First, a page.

It’s All About Me

My blogs are about me; my teaching problems and questions. Because this is what I do for a living and because thinking about teaching occupies most of my waking moments, it would make sense that everything I read (including for this class) I try to relate to me (the teacher) and my issues or concerns. It is why I took this course – I want to learn ways to be a more effective teacher.
I’ve written 6 blog posts so far and the majority of each has been related to how I teach. In three I wrote in detail about specific issues/benefits I saw in Blau or Scholes and how I could apply them to my issues. In others I recognized a general framework for the pedagogy of teaching which I had never given a lot of thought to.

Writing blogs helps me to organize my thoughts on a question I might have, or about an idea that developed because of our readings. Putting into words my thoughts on a reading frequently make me view a problem or concept in a way that just thinking about it does not. Maybe it is the concreteness of seeing my ideas in “print” or the tactile exercise of keyboarding. Maybe it’s knowing that somebody else will read these words, so they had better make sense. I’m forced to analyze the details of my thoughts because I am presenting them to a reader.

As I was writing my blog for Week 5, for example, I remember jotting down a few variations on a couple of exercises that Blau discussed. These ideas came to me as I was writing because the writing process forces me to think critically, which frequently triggers other thoughts and creates “new knowledge.”

In rereading my blogs, I also noticed that while the earlier ones are more general in nature, my newer writings are becoming more specific. This is partially do to the course readings, which have moved from the general to the specific, but I also think it is a result of the cumulative effect of the course work – I am starting to see how the concepts we are discussing provide a framework for my teaching and as we progress, I am starting to see how to actually apply them in the classroom.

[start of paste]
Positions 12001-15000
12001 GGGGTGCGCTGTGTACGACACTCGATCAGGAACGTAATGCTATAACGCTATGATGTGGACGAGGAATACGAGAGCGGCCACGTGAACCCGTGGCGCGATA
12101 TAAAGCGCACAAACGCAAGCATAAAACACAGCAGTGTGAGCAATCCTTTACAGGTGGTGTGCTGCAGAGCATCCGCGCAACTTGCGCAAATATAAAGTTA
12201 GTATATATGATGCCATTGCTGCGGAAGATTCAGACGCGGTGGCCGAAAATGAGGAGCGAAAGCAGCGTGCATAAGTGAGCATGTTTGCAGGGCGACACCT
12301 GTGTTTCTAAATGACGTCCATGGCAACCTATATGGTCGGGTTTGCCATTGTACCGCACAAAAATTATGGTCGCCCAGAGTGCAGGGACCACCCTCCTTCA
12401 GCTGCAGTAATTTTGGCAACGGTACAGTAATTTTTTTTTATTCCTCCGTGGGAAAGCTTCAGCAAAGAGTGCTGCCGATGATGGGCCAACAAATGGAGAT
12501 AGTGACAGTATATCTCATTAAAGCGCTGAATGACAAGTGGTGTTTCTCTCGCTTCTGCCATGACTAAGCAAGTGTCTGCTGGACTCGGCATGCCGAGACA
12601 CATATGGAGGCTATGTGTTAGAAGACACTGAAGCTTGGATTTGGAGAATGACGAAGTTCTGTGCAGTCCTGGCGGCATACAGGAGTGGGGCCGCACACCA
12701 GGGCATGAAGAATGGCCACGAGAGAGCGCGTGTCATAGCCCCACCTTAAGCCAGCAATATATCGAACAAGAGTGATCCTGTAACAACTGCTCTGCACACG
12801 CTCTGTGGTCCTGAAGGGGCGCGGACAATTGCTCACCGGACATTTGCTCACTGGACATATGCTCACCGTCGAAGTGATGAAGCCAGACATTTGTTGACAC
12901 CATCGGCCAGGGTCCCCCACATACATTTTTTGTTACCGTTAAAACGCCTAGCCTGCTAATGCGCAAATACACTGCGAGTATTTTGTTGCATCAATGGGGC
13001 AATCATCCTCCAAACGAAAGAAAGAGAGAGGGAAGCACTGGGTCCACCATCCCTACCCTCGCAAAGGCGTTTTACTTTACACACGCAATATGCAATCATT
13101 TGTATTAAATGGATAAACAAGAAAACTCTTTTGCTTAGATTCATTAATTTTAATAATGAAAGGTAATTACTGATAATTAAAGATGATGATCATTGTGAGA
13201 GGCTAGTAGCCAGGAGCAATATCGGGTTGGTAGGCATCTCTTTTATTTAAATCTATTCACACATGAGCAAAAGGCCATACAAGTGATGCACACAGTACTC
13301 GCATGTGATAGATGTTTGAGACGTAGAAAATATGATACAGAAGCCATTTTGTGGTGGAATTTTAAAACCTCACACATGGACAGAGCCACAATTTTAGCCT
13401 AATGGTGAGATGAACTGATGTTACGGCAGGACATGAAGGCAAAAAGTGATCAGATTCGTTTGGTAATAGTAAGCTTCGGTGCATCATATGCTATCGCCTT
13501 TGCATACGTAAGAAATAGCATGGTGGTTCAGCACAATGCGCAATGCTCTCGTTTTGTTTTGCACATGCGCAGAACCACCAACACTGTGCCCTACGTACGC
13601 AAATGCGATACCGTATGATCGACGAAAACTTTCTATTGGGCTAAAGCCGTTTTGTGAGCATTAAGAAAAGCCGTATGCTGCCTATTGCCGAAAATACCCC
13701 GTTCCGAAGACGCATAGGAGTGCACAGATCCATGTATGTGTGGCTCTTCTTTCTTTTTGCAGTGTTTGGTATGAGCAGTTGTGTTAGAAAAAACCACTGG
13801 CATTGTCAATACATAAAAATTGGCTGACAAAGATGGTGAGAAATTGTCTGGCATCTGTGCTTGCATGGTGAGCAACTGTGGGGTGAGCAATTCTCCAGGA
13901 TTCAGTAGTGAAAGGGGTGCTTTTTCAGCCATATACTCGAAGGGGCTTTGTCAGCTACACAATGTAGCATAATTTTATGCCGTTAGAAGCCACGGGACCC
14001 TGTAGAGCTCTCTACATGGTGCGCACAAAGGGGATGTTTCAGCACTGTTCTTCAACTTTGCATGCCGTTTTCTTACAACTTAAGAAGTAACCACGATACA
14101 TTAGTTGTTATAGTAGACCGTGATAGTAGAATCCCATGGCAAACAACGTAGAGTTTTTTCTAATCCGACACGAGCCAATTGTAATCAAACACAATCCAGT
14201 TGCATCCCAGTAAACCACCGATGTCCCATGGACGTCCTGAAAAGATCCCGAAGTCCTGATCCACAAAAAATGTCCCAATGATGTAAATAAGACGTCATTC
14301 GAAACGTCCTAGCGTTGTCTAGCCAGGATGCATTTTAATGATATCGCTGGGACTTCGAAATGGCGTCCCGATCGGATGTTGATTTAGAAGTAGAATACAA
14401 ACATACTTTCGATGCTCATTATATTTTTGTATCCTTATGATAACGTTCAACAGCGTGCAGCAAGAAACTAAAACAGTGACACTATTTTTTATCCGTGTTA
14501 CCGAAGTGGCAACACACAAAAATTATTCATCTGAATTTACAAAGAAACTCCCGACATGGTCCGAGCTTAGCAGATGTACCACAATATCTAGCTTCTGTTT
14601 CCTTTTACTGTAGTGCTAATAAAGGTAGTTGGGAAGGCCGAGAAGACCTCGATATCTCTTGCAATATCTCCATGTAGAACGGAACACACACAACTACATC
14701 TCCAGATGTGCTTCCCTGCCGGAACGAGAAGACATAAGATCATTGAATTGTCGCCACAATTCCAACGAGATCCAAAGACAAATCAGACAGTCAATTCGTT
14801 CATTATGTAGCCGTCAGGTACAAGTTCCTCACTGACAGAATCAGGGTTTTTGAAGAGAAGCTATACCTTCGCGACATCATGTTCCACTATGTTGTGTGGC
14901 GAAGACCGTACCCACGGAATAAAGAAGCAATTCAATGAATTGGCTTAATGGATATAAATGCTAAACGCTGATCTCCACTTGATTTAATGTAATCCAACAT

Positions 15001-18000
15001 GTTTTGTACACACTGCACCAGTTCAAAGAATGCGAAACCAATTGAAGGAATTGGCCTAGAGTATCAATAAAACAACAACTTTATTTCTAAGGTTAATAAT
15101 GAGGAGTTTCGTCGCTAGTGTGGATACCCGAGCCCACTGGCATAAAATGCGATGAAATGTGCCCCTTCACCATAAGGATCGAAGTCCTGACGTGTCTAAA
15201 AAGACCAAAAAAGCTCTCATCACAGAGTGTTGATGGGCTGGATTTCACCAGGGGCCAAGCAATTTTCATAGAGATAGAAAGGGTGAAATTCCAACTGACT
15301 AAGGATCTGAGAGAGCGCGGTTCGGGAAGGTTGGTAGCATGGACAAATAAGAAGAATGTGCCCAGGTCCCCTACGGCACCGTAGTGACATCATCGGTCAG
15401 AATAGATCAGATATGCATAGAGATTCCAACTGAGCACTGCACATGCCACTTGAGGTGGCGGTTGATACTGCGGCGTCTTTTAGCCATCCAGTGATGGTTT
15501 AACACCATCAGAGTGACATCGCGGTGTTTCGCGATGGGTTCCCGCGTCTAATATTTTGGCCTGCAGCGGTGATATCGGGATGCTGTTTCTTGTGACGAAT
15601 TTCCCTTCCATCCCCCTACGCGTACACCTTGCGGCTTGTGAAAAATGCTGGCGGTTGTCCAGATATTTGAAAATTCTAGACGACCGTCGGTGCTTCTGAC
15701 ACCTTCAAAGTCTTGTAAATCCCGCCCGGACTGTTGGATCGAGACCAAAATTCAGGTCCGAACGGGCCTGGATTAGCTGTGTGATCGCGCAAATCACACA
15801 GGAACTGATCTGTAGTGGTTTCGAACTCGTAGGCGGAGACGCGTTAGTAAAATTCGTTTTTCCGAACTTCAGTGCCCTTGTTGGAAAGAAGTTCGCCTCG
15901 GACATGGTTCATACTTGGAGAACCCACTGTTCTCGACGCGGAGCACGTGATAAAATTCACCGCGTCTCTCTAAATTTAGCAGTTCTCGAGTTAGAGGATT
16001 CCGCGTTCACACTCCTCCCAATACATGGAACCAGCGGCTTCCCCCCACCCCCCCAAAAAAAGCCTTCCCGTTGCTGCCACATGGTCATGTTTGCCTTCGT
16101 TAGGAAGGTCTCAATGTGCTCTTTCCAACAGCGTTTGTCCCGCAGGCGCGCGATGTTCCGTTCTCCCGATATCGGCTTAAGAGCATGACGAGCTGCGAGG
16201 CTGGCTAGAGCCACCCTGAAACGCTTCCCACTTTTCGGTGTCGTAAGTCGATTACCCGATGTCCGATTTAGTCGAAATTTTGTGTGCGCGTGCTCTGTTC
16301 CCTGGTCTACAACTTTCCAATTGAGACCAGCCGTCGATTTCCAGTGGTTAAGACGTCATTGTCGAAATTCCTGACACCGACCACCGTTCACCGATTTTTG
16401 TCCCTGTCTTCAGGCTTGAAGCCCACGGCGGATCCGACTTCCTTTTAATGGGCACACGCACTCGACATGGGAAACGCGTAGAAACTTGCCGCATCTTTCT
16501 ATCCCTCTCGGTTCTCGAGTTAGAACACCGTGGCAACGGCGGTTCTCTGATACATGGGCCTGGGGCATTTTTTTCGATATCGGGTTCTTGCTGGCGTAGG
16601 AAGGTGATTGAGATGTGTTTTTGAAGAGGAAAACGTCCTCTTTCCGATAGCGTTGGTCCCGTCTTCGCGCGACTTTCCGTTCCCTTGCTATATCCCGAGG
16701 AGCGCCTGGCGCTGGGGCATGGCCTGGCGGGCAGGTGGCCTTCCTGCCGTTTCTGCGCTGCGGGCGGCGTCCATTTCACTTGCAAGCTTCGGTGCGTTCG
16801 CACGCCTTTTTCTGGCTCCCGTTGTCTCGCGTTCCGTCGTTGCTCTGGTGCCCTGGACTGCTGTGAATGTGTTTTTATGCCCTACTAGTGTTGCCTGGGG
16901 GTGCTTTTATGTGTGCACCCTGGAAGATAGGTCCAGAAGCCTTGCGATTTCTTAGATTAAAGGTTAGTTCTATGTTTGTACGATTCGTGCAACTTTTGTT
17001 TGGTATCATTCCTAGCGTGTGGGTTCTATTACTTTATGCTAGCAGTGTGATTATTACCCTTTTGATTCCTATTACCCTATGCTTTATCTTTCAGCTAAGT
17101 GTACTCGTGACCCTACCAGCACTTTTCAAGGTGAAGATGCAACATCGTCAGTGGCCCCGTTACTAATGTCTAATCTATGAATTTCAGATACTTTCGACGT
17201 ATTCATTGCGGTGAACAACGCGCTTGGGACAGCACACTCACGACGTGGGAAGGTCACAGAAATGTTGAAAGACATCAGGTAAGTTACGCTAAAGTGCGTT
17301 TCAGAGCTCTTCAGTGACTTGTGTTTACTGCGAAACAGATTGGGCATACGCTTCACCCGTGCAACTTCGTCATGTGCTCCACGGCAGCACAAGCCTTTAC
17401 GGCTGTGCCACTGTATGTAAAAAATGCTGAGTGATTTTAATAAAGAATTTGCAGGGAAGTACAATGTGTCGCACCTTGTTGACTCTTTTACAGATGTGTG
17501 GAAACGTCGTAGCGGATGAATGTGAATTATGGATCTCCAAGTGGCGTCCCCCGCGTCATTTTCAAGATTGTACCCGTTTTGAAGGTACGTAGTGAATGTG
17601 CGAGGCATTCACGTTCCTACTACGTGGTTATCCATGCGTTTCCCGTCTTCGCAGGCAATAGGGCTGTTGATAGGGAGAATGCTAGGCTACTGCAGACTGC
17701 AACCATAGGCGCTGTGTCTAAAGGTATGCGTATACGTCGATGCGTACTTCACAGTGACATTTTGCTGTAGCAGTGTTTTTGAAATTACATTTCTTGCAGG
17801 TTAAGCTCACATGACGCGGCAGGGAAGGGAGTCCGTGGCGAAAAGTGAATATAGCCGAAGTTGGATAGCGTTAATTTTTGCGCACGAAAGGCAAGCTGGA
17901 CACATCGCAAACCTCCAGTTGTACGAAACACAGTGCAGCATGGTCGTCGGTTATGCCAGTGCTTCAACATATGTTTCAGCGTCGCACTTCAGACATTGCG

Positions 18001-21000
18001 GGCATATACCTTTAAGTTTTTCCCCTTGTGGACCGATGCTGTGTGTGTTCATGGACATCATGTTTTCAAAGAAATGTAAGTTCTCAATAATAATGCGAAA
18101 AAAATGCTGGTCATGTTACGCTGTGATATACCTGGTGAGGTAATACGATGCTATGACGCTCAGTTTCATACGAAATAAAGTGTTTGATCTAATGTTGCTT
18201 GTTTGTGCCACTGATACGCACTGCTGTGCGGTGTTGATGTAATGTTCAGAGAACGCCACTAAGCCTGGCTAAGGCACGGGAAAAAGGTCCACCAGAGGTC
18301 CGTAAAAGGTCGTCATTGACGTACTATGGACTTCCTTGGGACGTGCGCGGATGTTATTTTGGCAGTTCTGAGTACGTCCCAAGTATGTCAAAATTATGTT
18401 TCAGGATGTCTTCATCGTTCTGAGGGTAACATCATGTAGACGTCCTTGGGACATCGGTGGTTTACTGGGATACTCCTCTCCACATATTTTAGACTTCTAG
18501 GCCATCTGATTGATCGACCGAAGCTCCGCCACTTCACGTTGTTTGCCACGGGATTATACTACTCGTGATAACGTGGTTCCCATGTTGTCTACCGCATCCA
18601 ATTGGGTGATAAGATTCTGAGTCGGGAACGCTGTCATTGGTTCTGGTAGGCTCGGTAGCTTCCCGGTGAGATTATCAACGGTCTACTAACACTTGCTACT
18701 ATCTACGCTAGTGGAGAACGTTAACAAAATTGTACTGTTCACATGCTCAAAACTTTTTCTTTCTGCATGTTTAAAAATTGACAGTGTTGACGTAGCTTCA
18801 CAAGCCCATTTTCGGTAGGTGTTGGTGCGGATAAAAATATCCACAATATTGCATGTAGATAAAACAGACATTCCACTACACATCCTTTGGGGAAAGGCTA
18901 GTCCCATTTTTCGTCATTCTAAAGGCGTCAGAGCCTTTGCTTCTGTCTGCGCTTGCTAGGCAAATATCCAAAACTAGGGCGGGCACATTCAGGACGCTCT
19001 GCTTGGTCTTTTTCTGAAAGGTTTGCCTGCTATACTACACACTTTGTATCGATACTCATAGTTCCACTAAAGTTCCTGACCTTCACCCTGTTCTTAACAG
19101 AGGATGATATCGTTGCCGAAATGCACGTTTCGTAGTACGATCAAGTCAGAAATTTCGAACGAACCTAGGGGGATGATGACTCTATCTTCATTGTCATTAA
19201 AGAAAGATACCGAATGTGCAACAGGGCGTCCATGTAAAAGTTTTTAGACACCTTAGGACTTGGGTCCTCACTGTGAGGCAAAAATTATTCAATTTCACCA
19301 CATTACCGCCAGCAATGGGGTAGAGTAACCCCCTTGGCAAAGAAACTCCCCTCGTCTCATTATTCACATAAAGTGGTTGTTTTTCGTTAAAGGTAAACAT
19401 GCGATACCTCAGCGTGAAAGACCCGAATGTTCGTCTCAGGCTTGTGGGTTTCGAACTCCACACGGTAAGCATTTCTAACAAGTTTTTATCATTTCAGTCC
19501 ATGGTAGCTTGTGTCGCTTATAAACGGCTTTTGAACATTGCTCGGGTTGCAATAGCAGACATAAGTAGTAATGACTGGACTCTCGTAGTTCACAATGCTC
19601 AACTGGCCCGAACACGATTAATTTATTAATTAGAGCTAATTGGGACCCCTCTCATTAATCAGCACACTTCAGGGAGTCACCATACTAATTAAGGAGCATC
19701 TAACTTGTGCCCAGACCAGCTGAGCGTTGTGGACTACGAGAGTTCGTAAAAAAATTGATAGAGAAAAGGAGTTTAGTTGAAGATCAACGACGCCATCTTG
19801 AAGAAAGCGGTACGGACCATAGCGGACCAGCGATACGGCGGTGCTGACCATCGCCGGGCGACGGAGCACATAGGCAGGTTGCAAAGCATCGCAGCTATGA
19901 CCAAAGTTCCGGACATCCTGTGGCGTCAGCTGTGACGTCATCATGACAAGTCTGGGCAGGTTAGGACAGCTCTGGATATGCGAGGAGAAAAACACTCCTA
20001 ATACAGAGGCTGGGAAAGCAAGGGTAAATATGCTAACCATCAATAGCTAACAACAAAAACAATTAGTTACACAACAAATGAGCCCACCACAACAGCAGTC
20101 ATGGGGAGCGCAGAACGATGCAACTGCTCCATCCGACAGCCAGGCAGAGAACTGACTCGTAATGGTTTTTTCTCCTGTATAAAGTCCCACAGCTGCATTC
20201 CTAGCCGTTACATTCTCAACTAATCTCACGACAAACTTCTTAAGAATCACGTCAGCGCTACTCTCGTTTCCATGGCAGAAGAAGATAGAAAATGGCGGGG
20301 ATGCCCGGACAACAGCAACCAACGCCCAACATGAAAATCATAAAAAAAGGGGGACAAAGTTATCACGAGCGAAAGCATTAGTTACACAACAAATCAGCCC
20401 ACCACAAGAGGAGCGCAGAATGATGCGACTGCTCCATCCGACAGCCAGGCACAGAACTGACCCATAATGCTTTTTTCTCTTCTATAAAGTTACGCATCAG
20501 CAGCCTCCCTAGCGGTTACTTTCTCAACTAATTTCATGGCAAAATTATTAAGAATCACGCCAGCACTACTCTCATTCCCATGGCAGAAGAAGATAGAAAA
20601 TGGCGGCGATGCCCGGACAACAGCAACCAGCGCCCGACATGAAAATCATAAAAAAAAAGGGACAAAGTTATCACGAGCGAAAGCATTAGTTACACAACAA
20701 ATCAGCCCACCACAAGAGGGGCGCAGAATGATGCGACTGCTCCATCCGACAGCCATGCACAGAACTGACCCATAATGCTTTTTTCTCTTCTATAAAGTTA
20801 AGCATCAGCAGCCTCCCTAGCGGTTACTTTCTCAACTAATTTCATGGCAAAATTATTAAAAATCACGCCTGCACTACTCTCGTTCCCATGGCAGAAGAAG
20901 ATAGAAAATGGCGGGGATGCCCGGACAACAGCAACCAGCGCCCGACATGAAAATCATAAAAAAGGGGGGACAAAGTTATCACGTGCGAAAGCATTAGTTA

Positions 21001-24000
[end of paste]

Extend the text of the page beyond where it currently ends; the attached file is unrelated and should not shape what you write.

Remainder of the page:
While this is not part of this assignment, I would like to make a quick note on reading my classmate’s blogs. I usually don’t read what others have posted until after I have posted my blog – I do this so I am not influences by what others have to say. Writing my blogs, as I mentioned, has been a big help in synthesizing information, but reading what others post on the same readings has given me perspectives I don’t think I would have gained otherwise.

Seeing how my classmates respond to the course work makes me to realize that it is not all about me. We are all teachers and seeing how another teacher views a concept is a learning experience. Sometimes others post reactions that are similar to mine, which gives me reinforcement and affirmation for my ideas, but many times I am struck by the variety of insights into the different ways we all teach.